Playing Around with Ruby Hashes

As a relative Ruby newbie, one of the things I love about it is how easy and elegant it is to modify existing classes.

In this post I'd like to mention some of the cool things that I've discovered you can do with hashes.

Arbitrarily deep assignment

Suppose I'm using a hash to store data that has a complicated structure. I want to be able to do something like

hash[player][:stats][category][statistic] = value

without littering my code with a bunch of lines like

hash[player] ||= {:stats => {}}
hash[player][:stats][category] ||= {}

In other words, I want to be able to perform abitrarily deep assignment: for a hash h, h[:a][:b][:c] = 5 should be just as valid as h[:a] = 5, even if h does not yet have the key :a.

This is simple to implement by subclassing Hash and overriding the [] operator:

class FreeformHash < Hash
  def [](key)
    unless has_key?(key)
      self[key] =

Let's see it in action!

irb(main):009:0> h =
=> {}
irb(main):010:0> h[:a][:b][:c] = 5
=> 5
irb(main):011:0> h
=> {:a=>{:b=>{:c=>5}}}

One downside is that [] is now destructive, so h[key] will always create elements if they don't already exist. Hash#has_key? should always be used where appropriate to avoid unwanted keys being created.

Default values

You might already know that will create a hash that returns X as a default value on a lookup for a nonexistent key:

irb(main):001:0> polite_hash ="I'm so sorry")
=> {}
irb(main):002:0> polite_hash['not a key']
=> "I'm so sorry"

This is all well and good, but what if I want a default value that I can modify for each key? For instance, let's say that I'm keeping track of some player statistics in a hash, and I want to be able to easily modify them without having to manually instantiate a hash for each player. My first thought is to specify a hash as a default value, as so:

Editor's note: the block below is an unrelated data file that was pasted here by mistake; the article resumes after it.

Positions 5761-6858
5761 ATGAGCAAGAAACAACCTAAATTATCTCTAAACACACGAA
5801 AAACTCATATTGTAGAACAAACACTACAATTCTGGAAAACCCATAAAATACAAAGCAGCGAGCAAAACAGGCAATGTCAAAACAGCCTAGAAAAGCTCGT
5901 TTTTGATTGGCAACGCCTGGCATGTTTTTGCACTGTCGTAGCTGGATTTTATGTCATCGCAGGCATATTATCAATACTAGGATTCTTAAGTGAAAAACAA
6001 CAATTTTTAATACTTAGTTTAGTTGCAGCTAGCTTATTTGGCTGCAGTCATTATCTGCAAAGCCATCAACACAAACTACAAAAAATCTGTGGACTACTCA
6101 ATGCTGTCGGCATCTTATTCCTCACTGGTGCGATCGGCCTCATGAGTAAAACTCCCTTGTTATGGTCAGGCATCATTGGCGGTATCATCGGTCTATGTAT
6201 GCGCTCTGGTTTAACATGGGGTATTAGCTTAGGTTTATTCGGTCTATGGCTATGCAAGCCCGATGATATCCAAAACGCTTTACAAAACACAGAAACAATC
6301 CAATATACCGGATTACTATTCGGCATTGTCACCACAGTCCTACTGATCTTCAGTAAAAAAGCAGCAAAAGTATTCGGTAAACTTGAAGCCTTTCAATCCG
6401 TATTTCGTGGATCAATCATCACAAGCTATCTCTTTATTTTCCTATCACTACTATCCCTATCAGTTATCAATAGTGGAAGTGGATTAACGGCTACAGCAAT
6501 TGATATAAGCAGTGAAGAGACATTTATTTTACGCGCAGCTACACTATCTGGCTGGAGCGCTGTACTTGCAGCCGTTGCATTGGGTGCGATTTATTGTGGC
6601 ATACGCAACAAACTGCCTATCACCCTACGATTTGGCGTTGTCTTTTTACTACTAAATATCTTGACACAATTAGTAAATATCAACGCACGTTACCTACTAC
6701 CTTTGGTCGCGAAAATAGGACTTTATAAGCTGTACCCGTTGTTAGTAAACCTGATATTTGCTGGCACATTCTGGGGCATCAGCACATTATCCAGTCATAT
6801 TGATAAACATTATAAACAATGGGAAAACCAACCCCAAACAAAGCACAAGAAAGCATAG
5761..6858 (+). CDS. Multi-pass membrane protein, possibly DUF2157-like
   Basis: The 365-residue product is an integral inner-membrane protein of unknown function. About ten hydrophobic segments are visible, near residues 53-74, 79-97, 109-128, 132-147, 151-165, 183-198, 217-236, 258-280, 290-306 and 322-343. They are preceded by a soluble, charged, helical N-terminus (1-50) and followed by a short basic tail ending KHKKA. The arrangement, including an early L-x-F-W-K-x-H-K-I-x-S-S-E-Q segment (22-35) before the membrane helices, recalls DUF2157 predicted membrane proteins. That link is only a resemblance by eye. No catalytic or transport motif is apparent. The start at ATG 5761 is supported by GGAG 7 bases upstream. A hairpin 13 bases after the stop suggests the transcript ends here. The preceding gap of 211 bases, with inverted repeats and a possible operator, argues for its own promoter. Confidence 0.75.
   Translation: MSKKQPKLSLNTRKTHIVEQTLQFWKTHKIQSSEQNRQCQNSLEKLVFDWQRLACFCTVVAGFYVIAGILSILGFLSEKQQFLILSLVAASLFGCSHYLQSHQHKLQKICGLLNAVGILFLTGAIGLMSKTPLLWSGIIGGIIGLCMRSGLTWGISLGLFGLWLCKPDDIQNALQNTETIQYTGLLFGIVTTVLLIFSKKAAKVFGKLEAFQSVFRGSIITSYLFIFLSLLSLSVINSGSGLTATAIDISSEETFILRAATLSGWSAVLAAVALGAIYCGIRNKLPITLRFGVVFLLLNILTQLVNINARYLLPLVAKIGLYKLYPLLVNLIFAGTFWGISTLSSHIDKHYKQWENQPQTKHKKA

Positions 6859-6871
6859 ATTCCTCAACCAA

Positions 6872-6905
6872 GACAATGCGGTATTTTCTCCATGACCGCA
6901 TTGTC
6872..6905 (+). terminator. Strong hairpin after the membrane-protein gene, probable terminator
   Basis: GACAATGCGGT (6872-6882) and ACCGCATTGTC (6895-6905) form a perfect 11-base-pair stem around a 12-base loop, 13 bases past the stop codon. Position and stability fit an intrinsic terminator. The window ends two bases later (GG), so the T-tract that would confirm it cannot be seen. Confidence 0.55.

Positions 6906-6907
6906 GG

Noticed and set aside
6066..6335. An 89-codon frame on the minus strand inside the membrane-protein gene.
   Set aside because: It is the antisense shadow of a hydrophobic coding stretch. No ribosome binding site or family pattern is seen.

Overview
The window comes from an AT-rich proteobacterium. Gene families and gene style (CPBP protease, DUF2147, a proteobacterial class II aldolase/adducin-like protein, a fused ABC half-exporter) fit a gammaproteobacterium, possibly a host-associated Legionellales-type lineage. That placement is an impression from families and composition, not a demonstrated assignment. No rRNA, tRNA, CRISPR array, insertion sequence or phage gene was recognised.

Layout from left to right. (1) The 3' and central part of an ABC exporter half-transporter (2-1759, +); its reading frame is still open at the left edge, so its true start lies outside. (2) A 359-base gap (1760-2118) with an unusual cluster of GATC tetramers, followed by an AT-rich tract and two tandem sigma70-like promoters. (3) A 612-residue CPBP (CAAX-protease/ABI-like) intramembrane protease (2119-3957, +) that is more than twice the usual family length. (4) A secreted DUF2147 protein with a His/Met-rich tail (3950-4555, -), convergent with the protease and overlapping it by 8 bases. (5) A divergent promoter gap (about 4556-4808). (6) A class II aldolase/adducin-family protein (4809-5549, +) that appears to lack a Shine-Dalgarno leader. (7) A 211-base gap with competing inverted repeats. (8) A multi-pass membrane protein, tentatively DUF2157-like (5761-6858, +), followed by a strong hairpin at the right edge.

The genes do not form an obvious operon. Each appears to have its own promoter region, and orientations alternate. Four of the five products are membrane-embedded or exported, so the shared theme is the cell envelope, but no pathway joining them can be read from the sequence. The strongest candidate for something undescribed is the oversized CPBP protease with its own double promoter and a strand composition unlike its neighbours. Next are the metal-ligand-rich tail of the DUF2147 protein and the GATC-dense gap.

irb(main):003:0> bad_hash ={:wins=>0, :ties=>0, :losses=>0})
=> {}
irb(main):004:0> bad_hash[:player1]
=> {:count=>0}
irb(main):005:0> bad_hash[:player1][:wins] += 1
=> 1
irb(main):006:0> bad_hash[:player2]
=> {:wins=>1, :ties=>0, :losses=>0}

Uh oh, what happened here? It turns out that the default value of a hash is a single object that is used for all default values, so changing it once will change it for all default values, with nothing being stored in the hash itself:

irb(main):007:0> bad_hash.default
=> {:wins=>1, :ties=>0, :losses=>0}
irb(main):008:0> bad_hash
=> {}

Clearly this is not the way to go.

Fortunately, Ruby provides an alternative approach to default values: you can specify a block like {|hash, key| do_stuff} as an argument instead, and that block will execute every time a lookup fails. While no element is added to the hash by default in this case, you can use a block of the form {|hash, key| hash[key] = object} to insert key => object into the hash on every failed lookup.

A quick example:

irb(main):009:0> players ={|h, k| h[k] = {wins: 0, ties: 0, losses: 0}}
=> {}
irb(main):010:0> players[:alex][:wins] += 1
=> 1
irb(main):011:0> players[:other_player][:losses] += 1
=> 1
irb(main):012:0> players
=> {:alex=>{:wins=>1, :ties=>0, :losses=>0}, :other_player=>{:wins=>0, :ties=>0, :losses=>1}}}

Deep sort

As of Ruby 1.9, hashes preserve their order of keys, but there are no methods for reordering keys. What do we do if we want to sort the elements in a hash by key?

Fortunately hashes include the Enumerable module, and thus have a sort method, but that returns an array of pairs, not a hash. To sort a hash by key and return a hash, we need to do:


where Hash[] constructs a hash with given input, such as from an array.

So far so good. Now, what if we have a hash like {y: {b: 2, a: 3}, x: {d: 4, e: 5, c: 6}} and we want to sort at each level, getting {x: {c: 6, d: 4, e: 5}, y: {a: 3, b: 2}} as a result?

This can be done in one line with a recursive function:

class Hash
  def deep_sort
    Hash[ {|k, v| [k, v.is_a?(Hash) ? v.deep_sort : v]}]

deep_sort works by first sorting the hash, then mapping over the elements of the hash, deep-sorting their values if possible, and finally converting the results back to a hash (because the mapping produces an array of pairs).

Now let's see it in action:

irb(main):006:0> unsorted_monstrosity = {y: {b: 2, a: 3}, x: {d: 4, e: 5, c: 6}}
=> {:y=>{:b=>2, :a=>3}, :x=>{:d=>4, :e=>5, :c=>6}}
irb(main):007:0> unsorted_monstrosity.deep_sort
=> {:x=>{:c=>6, :d=>4, :e=>5}, :y=>{:a=>3, :b=>2}}

And there we have it: three simple tricks that serve as useful examples of just how elegantly powerful Ruby can be.


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